The chair of the House Judiciary Committee’s intellectual property panel is considering legislation to stem the tide of fraudulent trademarks and phony trademark applications he says are clogging the U.S. Patent and Trademark Office’s registration system.
The Nov. 27 announcement by Rep. Hank Johnson (D-Ga.) reflects frustrations among trademark attorneys, companies, and the PTO itself with the sharp rise in questionable foreign trademark applications and registrations, especially from China. The clutter hurts legitimate businesses by limiting the number of effective trademarks available, according to academic research cited by Johnson.
Measures to fix the problem could include a new, accelerated challenge process for the trademark office to expunge registered trademarks if the owner can’t rebut allegations that it never used its mark, Johnson said in the statement. It would make challenges faster and cheaper than current cancellation proceedings before the agency’s Trademark Trial and Appeal Board, he said.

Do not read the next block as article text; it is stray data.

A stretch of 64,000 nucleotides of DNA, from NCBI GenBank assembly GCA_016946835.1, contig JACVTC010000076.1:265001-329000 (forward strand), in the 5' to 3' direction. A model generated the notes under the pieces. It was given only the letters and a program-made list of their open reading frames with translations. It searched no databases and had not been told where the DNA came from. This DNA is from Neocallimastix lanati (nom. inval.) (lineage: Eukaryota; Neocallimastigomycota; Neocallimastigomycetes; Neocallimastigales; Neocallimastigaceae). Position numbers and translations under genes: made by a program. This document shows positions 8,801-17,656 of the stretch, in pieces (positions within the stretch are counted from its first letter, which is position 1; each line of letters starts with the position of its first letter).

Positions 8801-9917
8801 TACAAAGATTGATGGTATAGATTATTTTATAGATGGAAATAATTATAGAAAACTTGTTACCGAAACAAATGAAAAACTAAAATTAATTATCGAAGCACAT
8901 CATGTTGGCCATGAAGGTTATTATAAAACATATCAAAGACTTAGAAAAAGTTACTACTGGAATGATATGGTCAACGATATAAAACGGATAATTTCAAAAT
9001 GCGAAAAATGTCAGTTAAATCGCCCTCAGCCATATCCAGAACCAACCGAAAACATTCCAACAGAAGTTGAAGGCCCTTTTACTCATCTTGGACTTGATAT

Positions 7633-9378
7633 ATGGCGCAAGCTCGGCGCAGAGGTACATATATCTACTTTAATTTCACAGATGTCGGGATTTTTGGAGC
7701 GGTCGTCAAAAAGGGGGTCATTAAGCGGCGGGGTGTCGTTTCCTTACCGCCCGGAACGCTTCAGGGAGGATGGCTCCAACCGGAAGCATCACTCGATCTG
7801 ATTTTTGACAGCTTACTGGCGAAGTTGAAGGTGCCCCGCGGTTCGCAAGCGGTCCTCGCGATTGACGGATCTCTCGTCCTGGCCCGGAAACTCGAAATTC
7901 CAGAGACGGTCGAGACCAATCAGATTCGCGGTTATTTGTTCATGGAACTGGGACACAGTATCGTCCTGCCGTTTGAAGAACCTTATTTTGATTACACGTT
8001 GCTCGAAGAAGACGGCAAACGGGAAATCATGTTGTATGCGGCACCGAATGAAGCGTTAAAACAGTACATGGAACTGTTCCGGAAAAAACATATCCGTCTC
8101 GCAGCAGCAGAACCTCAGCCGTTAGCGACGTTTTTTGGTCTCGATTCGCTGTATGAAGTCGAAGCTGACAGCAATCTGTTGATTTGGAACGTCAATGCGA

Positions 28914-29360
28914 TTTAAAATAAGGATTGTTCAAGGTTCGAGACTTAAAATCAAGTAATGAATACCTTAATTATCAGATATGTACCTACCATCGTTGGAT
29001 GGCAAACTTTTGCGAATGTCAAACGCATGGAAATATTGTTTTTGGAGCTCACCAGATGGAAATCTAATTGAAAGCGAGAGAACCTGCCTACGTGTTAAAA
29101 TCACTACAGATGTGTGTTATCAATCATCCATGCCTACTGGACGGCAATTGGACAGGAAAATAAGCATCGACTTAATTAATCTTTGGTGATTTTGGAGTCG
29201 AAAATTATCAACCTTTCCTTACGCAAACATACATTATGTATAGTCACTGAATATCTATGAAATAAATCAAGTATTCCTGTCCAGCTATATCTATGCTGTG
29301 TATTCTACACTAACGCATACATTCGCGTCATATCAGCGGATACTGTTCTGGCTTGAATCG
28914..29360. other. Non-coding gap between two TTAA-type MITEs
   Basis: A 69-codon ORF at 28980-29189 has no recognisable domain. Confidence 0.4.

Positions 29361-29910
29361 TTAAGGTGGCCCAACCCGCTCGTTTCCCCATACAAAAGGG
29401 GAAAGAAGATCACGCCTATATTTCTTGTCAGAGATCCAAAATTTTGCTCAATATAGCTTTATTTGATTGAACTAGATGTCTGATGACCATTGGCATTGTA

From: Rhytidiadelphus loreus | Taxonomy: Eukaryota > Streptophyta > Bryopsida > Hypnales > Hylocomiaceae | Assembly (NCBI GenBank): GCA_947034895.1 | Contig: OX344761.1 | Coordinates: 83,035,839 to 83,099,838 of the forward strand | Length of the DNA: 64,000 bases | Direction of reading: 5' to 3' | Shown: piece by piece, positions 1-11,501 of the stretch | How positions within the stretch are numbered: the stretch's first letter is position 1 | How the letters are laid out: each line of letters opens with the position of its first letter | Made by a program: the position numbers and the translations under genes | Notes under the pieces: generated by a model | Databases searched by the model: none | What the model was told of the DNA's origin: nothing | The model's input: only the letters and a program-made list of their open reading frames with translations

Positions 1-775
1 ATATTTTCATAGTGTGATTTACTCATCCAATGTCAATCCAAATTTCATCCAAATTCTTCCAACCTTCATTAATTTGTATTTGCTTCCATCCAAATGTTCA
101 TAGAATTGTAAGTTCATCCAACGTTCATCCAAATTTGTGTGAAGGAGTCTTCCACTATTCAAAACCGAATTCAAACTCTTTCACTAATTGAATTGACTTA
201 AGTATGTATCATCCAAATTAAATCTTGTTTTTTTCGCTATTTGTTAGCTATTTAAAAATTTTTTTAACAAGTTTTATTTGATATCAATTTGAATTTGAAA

Other measures would direct courts to presume that continued infringement would cause irreparable harm when considering whether to grant preliminary injunctions during trademark litigation, said Johnson, who chairs Judiciary’s Courts, Intellectual Property, and the Internet Subcommittee.
The Supreme Court in 2016 said courts can’t presume irreparable harm in patent cases, and some courts have extended the ruling into trademark law. Trademark law practitioners say the difficulty of establishing monetary damages from infringement and calculating infringement’s damage to brand reputation separates trademark law from patent law.
Johnson said he’s also considering proposals to codify the current practice of allowing third parties to submit evidence of an application’s shortcomings to trademark examiners. Potential legislation also could give the PTO more freedom to shorten the six-month deadline established in the 1940s for parties to respond to trademark office actions such as an examiner’s requests for more information or an initial refusal.
“Legitimate trademarks allow consumers to have confidence that they can trust the source of the products they buy,” Johnson said in the statement. “Particularly from a consumer protection standpoint, the trademark system does not work if enforcement of those rights does not result in enjoining bad actors.”